A hypothesis is a prediction of the outcome of a test. It forms the basis for designing an experiment in the scientific method. A good hypothesis is testable, meaning it makes a prediction you can check with observation or testing. Here are different hypothesis examples.

**Null Hypothesis Examples**

The null hypothesis (H_{0}) is also known as the zero-difference or no-difference hypothesis. It predicts that changing one variable (independent variable) will have no effect on the variable being measured (dependent variable).

- Plant growth is unaffected by temperature.
- If you increase temperature, then solubility of salt will increase.
- Incidence of skin cancer is unrelated to ultraviolet light exposure.
- All brands of light bulb last equally long.
- Cats have no preference for the color of cat food.
- All daisies have the same number of petals.

Sometimes the null hypothesis is used to show there is a correlation between two variables. For example, if you suspect plant growth is affected by temperature, you could state the null hypothesis. Why would you do this, rather than say “If you change temperature, plant growth will be affected”? The answer is because it’s easier to apply a statistical test to show, with a high level of confidence, a null hypothesis is correct or incorrect.

**Research Hypothesis Examples**

A research hypothesis (H_{1}) is a type of hypothesis used to design an experiment. This type of hypothesis is often written as an if-then statement because it’s easy to identify the independent and dependent variables and see how one affects the other. If-then statements are used to explore cause and effect. In other cases, the hypothesis is stated to show a correlation between two variables. Here are some research hypothesis examples:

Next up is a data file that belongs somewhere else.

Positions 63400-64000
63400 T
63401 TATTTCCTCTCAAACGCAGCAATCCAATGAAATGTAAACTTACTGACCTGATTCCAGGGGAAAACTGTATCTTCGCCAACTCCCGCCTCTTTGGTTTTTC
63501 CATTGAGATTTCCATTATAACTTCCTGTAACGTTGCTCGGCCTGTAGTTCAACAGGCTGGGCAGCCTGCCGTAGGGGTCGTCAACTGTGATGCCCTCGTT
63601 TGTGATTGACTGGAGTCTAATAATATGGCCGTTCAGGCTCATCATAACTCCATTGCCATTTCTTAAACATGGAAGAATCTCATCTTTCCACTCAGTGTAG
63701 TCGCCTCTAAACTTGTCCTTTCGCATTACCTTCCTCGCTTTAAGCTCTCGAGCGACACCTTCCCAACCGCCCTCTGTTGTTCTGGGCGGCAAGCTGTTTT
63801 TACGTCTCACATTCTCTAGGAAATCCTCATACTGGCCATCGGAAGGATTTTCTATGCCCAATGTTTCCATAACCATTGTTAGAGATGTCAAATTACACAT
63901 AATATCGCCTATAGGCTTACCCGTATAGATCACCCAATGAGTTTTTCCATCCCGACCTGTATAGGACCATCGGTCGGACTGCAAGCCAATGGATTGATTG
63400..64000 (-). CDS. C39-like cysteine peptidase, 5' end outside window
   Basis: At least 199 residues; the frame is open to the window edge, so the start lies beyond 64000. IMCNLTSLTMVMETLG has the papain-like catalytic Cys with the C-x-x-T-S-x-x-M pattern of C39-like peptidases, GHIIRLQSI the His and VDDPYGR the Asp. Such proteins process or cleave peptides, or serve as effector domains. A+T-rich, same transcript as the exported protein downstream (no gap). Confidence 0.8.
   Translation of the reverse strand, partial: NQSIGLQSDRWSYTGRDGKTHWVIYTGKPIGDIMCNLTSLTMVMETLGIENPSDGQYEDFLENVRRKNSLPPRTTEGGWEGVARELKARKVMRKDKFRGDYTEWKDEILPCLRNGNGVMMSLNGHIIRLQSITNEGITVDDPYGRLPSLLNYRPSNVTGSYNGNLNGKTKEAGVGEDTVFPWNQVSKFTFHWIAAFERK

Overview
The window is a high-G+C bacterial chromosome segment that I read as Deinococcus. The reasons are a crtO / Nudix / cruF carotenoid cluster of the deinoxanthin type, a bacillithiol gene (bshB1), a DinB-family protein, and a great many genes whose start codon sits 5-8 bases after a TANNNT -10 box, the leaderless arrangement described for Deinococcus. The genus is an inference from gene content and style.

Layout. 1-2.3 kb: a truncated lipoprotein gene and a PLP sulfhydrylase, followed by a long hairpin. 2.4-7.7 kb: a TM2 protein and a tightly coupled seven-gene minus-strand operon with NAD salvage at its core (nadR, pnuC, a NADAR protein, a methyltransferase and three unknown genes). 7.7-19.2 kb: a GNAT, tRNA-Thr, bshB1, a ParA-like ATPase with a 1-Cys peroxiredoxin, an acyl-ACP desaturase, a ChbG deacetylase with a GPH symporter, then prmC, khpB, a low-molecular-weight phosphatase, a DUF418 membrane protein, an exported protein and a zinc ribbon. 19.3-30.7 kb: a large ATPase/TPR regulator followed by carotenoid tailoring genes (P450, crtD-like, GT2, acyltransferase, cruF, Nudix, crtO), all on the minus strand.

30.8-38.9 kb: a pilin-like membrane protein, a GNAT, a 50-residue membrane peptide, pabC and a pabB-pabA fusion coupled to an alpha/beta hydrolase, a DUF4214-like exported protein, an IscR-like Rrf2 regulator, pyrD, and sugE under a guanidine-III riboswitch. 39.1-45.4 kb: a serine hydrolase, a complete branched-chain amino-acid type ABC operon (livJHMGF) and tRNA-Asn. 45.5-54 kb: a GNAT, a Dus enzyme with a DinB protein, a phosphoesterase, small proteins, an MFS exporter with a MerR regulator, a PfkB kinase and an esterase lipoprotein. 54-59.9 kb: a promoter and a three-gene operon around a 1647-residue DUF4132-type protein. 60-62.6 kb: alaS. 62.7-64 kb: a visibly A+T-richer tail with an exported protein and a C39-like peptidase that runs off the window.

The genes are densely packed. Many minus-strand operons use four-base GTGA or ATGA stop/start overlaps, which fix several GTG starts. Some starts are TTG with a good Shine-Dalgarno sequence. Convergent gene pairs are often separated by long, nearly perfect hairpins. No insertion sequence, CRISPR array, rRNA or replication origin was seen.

- If you leave the lights on, then it will take longer for people to fall asleep.
- If you refrigerate apples, they will last longer before going bad.
- If you keep the curtains closed, then less electricity will be used to heat or cool the house (electric bill will be lower).
- If you leave a bucket of water uncovered, then it will evaporate more quickly.
- Goldfish lose their color if they are not exposed to light.
- Workers who take vacations are more productive than those who never take time off.

**Is It Okay To Disprove a Hypothesis?**

Yes! You may even choose to write your hypothesis in such a way that it can be disproved because it’s easier to prove a statement is wrong than to prove it is right. In other cases, if your prediction is incorrect, that doesn’t mean the science is bad. Revising a hypothesis is common. It demonstrates you learned something you did not know before you conducted the experiment.

Test Yourself with a Scientific Method Quiz